A friend of mine, who is an accomplished runner, contacted me today looking for advice on buying a bike for triathlons… and tri training in general. Here is an excerpt of the email:
"I'm also finding that the upright nature of the hybrid is bothering my shoulder a lot (I have a chronic injury there and am thinking that if I could distribute my weight a little better I could take some stress off of it); do you have any thoughts on this?
I'd also like to try a half ironman but can't entertain spending 56 miles on a hybrid……
I have been using the bike a lot to cross train and I really like it, I can pull 16-19 mph on a hybrid w/road tires so I figure I might be a halfway good cyclist. I've also been doing a brick once a week and find the bike to be a great running warm up, once I get past the first half mile or so of wobbly legs….."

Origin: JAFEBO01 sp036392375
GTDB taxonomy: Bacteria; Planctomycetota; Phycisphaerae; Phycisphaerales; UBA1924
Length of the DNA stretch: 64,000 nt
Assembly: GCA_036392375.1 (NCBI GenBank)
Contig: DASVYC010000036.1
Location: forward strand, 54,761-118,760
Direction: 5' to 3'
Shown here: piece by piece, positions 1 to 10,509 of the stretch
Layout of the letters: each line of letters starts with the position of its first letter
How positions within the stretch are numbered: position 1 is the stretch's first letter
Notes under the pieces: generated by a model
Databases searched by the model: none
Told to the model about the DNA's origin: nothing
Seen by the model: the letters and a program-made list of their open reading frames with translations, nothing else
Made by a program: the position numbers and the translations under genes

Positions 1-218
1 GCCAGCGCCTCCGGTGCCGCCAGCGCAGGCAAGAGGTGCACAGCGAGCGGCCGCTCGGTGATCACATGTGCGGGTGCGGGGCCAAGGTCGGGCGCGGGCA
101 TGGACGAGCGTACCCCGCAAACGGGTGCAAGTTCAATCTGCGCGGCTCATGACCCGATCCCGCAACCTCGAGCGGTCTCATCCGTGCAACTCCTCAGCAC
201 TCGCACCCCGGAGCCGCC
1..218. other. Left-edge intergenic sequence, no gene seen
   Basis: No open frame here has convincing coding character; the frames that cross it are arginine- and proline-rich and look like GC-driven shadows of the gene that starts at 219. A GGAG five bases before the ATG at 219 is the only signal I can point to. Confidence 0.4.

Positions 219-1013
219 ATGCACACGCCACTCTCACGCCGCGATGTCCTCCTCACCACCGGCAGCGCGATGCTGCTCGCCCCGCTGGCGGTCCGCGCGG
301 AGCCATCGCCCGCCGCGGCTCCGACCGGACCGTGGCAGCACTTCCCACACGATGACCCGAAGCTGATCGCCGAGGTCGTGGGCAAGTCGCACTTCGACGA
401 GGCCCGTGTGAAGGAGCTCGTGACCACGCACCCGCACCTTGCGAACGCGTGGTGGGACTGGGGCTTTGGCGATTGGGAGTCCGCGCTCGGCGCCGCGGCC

I have no doubt that you can/will be an excellent cyclist… you have the aerobic base and mindset to do very well.. really you just need to apply the words of Eddy Merckx, the world's greatest cyclist, gave a fan who asked him what advice he would give a new cyclist who wanted to be great. "Ride Lots".
It's really true… ride fast, ride slow, ride every day, ride alone, ride with a group, race… all excellent ways to become a good cyclist… so much simpler than swimming and even more straightforward than running.
Olympic… that's a tough distance for me…. Too much swimming… to little bike
I too enjoy running off the bike…. It feels natural.
Now back to the shoulder… it's likely due to a weak core as much as it is your bike… I think that everyone needs to spend 30 minutes 3x a week doing core work… simple stuff like planks… standing on one foot… leg raises, bridges… it's simple but if neglected can lead to injury and discomfort doing what you enjoy doing.